It is challenging to find safe, nonscarring and noninvasive treatment of facial cutaneous leishmaniasis (CL) in children. Herein, we report a child with CL from a region endemic for Leishmania tropica, whose lesion persisted after treatment with oral fluconazole but responded to topical paromomycin. Paromomycin should be considered early for treatment of Old World CL and is a well-tolerated and effective mode of therapy for facial lesions.
October 5, 2016: American Journal of Tropical Medicine and Hygiene
Anastácio Queiroz Sousa, Margarida M Lima Pompeu, Richard D Pearson
No abstract text is available yet for this article.
January 2016: American Journal of Tropical Medicine and Hygiene
Gamze Serarslan, Metin Aksakal
Cutaneous leishmaniasis is a protozoan infectious disease and widespread in Mediterranean basin including Turkey. Lesions usually start with erythematous papules, gradually enlarges and afterwards it ulcerates. We present a 12-year-old boy with diffuse persistent lip swelling mimicking granulomatous cheilitis. Systemic glucantime was started. However, severe hypotension and bradycardia was developed after injection. Oral fluconazole was started and the lesion resolved completely. Cutaneous leishmaniasis can have varied clinical manifestations and should be suspected especially in endemic areas...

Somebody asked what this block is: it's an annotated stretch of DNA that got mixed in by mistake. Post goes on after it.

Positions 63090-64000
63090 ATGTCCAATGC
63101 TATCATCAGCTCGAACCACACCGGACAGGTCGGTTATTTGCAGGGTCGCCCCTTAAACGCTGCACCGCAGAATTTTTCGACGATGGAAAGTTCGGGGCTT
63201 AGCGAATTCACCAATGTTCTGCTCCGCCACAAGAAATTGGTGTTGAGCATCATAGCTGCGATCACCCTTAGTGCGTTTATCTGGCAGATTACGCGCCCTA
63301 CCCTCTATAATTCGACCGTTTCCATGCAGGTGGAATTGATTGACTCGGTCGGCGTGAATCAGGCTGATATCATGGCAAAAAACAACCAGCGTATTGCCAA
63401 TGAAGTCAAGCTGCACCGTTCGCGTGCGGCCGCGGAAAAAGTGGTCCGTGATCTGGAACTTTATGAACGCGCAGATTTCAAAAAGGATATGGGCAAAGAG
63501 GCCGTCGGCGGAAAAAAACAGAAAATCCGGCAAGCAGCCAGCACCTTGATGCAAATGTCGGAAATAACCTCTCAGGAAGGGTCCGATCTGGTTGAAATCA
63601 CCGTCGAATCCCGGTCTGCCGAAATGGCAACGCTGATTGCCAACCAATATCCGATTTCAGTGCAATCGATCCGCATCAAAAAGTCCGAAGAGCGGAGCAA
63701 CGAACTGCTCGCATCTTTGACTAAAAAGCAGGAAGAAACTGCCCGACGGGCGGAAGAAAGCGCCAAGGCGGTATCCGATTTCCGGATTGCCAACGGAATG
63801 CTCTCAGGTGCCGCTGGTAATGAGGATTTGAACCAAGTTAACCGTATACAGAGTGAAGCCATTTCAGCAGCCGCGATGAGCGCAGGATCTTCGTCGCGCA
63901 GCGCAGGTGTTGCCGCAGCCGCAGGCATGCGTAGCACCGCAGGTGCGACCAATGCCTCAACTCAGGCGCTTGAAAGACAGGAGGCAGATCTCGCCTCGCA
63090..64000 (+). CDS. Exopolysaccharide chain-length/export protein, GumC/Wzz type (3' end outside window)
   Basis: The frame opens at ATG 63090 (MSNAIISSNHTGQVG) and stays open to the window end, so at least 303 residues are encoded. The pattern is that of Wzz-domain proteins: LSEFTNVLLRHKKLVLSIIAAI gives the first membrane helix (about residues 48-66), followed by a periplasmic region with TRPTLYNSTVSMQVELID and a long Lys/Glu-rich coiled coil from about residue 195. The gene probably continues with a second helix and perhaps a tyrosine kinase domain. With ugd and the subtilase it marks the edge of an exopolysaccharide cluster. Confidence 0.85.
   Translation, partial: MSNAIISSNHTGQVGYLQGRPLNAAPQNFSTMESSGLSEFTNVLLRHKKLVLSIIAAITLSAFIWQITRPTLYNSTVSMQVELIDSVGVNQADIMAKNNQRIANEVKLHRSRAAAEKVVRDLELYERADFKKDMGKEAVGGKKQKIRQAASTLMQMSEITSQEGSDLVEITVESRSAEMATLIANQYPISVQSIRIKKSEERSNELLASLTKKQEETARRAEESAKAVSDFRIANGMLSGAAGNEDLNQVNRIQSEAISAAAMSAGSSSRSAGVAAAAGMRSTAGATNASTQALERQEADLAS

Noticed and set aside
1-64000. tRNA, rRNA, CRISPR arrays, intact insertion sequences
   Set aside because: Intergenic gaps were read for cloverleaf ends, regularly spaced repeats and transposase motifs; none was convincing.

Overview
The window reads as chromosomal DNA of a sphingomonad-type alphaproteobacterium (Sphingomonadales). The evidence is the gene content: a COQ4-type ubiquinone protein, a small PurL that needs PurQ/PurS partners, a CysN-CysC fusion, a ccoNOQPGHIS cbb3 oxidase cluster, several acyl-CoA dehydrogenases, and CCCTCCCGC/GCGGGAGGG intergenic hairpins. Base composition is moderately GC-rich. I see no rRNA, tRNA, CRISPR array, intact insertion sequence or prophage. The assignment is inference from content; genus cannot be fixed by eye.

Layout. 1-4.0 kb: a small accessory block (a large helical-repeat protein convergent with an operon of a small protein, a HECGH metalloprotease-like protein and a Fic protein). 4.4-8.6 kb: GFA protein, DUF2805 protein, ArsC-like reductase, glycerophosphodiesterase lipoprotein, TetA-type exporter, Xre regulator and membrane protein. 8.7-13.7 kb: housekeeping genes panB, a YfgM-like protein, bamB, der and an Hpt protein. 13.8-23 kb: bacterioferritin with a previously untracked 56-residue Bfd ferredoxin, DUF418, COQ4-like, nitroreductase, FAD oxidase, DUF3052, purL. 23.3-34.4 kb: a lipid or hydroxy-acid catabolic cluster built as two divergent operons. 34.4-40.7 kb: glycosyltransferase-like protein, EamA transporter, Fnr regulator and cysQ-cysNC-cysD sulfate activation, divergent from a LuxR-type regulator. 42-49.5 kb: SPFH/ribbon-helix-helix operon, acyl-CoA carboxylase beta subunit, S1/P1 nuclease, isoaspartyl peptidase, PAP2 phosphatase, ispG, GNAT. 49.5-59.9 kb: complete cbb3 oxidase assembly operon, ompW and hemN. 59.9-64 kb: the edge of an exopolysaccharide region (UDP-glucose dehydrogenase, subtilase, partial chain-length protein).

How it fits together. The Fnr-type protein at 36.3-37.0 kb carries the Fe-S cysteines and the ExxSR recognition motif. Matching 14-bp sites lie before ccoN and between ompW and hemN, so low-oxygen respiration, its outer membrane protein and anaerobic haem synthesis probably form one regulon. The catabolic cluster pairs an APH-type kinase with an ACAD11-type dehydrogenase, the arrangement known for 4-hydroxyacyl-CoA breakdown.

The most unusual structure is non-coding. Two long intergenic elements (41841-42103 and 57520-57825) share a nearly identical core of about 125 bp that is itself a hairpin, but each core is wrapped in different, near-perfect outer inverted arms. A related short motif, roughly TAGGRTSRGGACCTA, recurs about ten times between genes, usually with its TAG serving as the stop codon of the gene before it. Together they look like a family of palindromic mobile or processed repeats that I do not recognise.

2015: Annals of Parasitology
Özlem Ekiz, Emine Nur Rifaioǧlu, Bilge Bülbül Şen, Gülnaz Çulha, Tümay Özgür, Asena Çiǧdem Doǧramaci
Leishmaniasis recidiva cutis (LRC) is an unusual form of acute cutaneous leishmaniasis. Herein, we present a case of LRC of the lips mimicking granulomatous cheilitis. An 8-year-old, Syrian child admitted with a swelling and disfigurement of his lips for 4 years. Abundant intra and extracellular Leishmania amastigotes were determined in the smear prepared from the lesion with Giemsa stain. Histopathology showed foamy histiocytes and leishmania parasites within the cytoplasm of macrophages in the epidermis and a dense dermal mixed type inflammatory cell infiltrate composed of lymphocytes, foamy histiocytes with multinucleated giant cells...
March 2015: Indian Journal of Dermatology
Daniel P Eiras, Laura A Kirkman, Henry W Murray